9. Package

    Remove the packages from the locker.

    Insights

    The height of the locker and weight of a package may affect an engineer’s ability to collect it. Leverage information about the package and the user to select an appropriate locker on delivery, or alert user if potentially problematic.

  10. Scan package

    Confirm receipt of packages.

    Insights

    How will the system handle damaged or missing labels?

  11. Closed

    Close the locker door.

    Insights

    What happens if there is no data connection to sync data?

Considerations

I prepared a set of factors to apply to various stages of the task.

Environmental conditions

Weather
Dry
Light rain
Heavy rain
Rained
Snowing
Snowed
Temperature
Very hot
Hot
Mild
Cold
Very cold
Noise
Quiet
Loud
Light
Sunlight/bright
Overcast
Sunrise/sunset
Dark/poorly lit
Wind
None
Mild
Windy
Very windy
Area
Wet floor
Icy ground
Sandy
Animals
Geckos
Bears
Monkeys
Insects
Cockroaches
Mosquitos
Flies

Locker

Dimensions
Height
Width
Depth
Access
Blocked
Site Access
Open
Restricted
Blocked
Door
Damaged
Jammed
Won’t open
Others
Above
Below
Beside

Device

Type
Mobile
Tablet (Kiosk)
Alternative Access
Data
None
Mobile Patchy
Mobile Strong
Mobile Problem
WIFI
Battery
Okay
Low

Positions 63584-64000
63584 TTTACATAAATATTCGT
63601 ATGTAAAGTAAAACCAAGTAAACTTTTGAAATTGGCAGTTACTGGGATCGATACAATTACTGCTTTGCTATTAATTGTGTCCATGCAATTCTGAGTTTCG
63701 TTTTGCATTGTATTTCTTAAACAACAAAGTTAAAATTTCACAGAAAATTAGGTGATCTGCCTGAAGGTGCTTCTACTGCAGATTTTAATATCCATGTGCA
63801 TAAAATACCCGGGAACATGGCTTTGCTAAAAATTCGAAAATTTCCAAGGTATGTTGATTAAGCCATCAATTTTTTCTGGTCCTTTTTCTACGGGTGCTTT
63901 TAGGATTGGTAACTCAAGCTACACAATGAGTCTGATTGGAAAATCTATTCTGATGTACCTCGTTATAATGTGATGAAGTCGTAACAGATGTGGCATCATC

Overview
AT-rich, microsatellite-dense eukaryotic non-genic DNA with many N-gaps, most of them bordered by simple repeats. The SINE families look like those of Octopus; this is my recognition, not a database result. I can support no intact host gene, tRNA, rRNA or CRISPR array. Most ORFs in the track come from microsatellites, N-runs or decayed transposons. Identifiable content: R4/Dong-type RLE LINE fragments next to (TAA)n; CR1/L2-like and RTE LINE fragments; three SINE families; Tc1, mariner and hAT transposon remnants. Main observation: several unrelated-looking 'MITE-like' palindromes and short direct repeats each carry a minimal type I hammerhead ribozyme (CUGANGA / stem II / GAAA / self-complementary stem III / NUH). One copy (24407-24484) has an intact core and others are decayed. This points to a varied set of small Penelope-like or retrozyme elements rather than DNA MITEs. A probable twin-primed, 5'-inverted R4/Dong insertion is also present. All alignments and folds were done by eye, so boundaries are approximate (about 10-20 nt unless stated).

Empty
Condition
Okay
Damaged screen
Unusable
Bluetooth
None
Off
On 3
On 4 LE / 5

User

Dimensions
Very short
Average height
Very tall
Obese
Assistance
Glasses
Crutches
Walking frame
Wheelchair
Support animal
Hearing
Okay
Impaired
Deaf
Sight
Far-sighted
Colour blind
Impaired
Use of Hands
Both
One
None
Handedness
Right
Left
Cross-dominance
Ambidexterity
Cognitive
Memory limitations
Reading
Dyslexic
Illiterate
Language
Same as default
One of alternative options
None of the available options

Package

Dimensions
Height
Width
Depth
Weight
Kg
Identifier
Unique (serialised)
Not-unique (non-serialised)
Condition
Good
Bad

User journey

Using BPMN, I mapped the user’s journey. I included as many ‘unhappy paths’ as possible to identify opportunities for improvements.

Unable to find lockersLockers foundI have a phoneI have the appI don't have a phoneI don't have the necessary appI've downloaded the appFind lockersOpen appDownload app

Locker identification system

C2A12345BCD

Note: not rocket science.

Wireframes

  • Designed several possible implementations.
  • Presented selected wireframes to key stakeholders.
  • Iterated further based on feedback.

Mockups

  • Using elements from a growing pattern library and future design system, prepared detailed designs.
  • Worked with an illustrator to create bespoke icons.
  • Collaborated with a motion designer to produce animations and transitions.

Production

  • Worked with a product owner to slice and create user stories.
  • Prepared assets, optimising SVG and PNGs for faster load times.
  • Defined specifications as necessary, including responsive behaviour.
  • Worked with developers in sprints to implement the design.

Acknowledgements

Most of the thought and work that went into this project was done while I was the lone UX/UI designer. However, after building a more diverse design team, we were able to further refine many elements together. Special thanks to Sophie Pilley (UX/UI/Motion), Kirstin Clark (UX/Illustration) and Richard Shapiro (Product Owner).